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Fern McClaugherty, OWLS (Objective Watchers of the Legal System), spoke out Tuesday against a proposed agenda item giving county employees an additional holiday in 2014. Returning Columbus Day to employees was on the Hidalgo County Commissioners Court agenda for Tuesday, Nov. 5.
McClaugherty told commissioners she had researched all 254 counties in Texas and found that most Texas counties gave no more than 12 days. Some gave as few as eight while El Paso County had 15.
McClaugherty told the court that 75 percent of the county’s residents had incomes under the poverty level and 79 percent of them lived on fixed incomes. They could not afford for the county to be giving away holidays where the county had to pay salaries but got no return on them.
Currently the holidays set for county employees include New Year’s Day, Martin Luther King Day, President’s Day, Good Friday and the Monday after Easter. Other holidays include Memorial Day, Independence Day, Labor Day, Veterans Day, Thanksgiving (two days), Christmas (two days) and New Year’s Eve.
In the past employees also have received Columbus Day, but it was taken off this year.
McClaugherty told commissioners very few other counties gave the Monday after Easter. They also do not give New Year’s Eve. Most give two days at Christmas and Thanksgiving and some even gave three days. Others, like El Paso, give Cesar Chavez’s Day and Juneteeth.
Judge Ramon Garcia said employees did not get the same number of holidays each year because sometimes Christmas fell on the weekend instead of in the middle of the week.
Pct. 4 Commissioner Joel Palacios stated since employees had not received a cost of living adjustment but once in the last five years and were not likely anytime soon, he did not see a problem with giving them an extra holiday.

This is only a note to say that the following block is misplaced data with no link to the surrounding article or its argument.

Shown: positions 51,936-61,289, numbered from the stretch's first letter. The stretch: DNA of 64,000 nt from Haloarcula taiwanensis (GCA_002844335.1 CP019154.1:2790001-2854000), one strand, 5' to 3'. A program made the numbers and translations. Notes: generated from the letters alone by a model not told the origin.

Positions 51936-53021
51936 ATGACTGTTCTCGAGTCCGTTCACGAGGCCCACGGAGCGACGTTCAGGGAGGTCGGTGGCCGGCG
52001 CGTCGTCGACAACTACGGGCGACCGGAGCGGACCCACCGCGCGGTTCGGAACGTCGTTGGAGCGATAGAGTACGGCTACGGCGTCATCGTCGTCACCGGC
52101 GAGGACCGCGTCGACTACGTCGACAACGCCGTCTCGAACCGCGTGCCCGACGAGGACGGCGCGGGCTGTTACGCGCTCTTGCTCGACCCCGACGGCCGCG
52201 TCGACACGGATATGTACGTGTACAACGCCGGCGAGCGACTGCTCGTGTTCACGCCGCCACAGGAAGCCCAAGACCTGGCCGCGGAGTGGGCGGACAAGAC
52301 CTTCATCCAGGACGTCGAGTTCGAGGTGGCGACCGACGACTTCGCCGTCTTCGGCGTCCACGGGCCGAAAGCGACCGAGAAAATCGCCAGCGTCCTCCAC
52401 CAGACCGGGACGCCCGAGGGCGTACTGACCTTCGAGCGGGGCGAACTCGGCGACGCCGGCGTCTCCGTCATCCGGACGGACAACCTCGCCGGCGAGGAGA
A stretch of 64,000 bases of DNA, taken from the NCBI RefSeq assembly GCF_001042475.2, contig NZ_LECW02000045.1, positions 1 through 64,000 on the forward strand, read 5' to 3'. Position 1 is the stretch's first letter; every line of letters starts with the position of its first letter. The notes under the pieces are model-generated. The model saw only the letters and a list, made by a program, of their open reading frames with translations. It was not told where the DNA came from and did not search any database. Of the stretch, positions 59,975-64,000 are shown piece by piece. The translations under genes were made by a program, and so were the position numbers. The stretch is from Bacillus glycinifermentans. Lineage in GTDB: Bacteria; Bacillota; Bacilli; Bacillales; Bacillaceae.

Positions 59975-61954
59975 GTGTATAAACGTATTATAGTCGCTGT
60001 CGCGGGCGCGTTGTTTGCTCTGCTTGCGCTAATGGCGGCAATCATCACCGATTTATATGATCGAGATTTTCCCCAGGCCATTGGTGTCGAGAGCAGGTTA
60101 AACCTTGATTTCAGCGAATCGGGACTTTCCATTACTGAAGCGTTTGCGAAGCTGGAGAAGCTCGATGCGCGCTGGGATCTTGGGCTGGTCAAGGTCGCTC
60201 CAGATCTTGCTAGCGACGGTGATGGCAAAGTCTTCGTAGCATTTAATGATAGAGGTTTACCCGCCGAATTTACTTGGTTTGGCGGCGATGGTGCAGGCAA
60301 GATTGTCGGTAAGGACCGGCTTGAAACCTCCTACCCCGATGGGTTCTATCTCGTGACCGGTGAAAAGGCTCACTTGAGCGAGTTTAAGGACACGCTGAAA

The commissioners were told it takes about $400,000 to $500,000 a day to keep the county running. The figure shocked some of the Commissioners.
Pct. 3 Commissioner Joe Flores asked, “Why are we even discussing this?” We have a huge deficit budget and we are talking about giving more free things to employees. I’m against it.”
The judge called for a short executive session and when the commissioners returned, they voted to keep the holiday schedule like it is without returning Columbus Day as a paid holiday
Under Health and Human Services Director Eddie Olivarez was granted approval for a county employee to be stationed at Knapp Medical Center, Mission Regional Medical Center, Rio Grande Regional Hospital, McAllen Medical Center, Edinburg Regional Medical Center and Doctors Hospital at Renaissance. The purpose of these employees is to help people who need indigent care get enrolled in the program.
Olivarez also told commissioners that a discussion on the funding for the County Health Care Funding District for the next fiscal year would be held Nov. 19.
Commissioners listened to a presentation from American Traffic Solutions about using mobile cameras to catch speeders in school zones. The camera measures the speed of the driver. If a driver is speeding, the camera takes a picture of the car’s license plate and the car. A speeding ticket or $150 would be issued (less than the cost of a ticket issued by traffic policemen). Tickets would be mailed to offenders. Those who do not pay would fall under the Scofflaw, which would not renew driver’s registration of licenses until all tickets have been cleared. The money from the fines (after the cost of equipment) would be divided between the cities and school districts where the cameras are placed. With 300 elementary schools located in the county, a recommendation of 20 mobile cameras was suggested. The cameras would be moved around so that speeders in more than one area daily could be apprehended.
Commissioners liked the idea and gave tentative approval of the cities and school districts that would have the cameras.
In other action the county gave permission for an interlocal agreement between McAllen, Palmhurst and Alton for improvements to Shary Road from FM 1924 (Mile 3 Road) and SH 107.
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The Progress Times is the hometown newspaper for the local communities of Mission, Sharyland, Alton, Palmview, La Joya and surrounding areas in Western Hidalgo County. We have a staff of veteran reporters who work diligently every week to bring our readers the latest news as it affects their hometown area and people.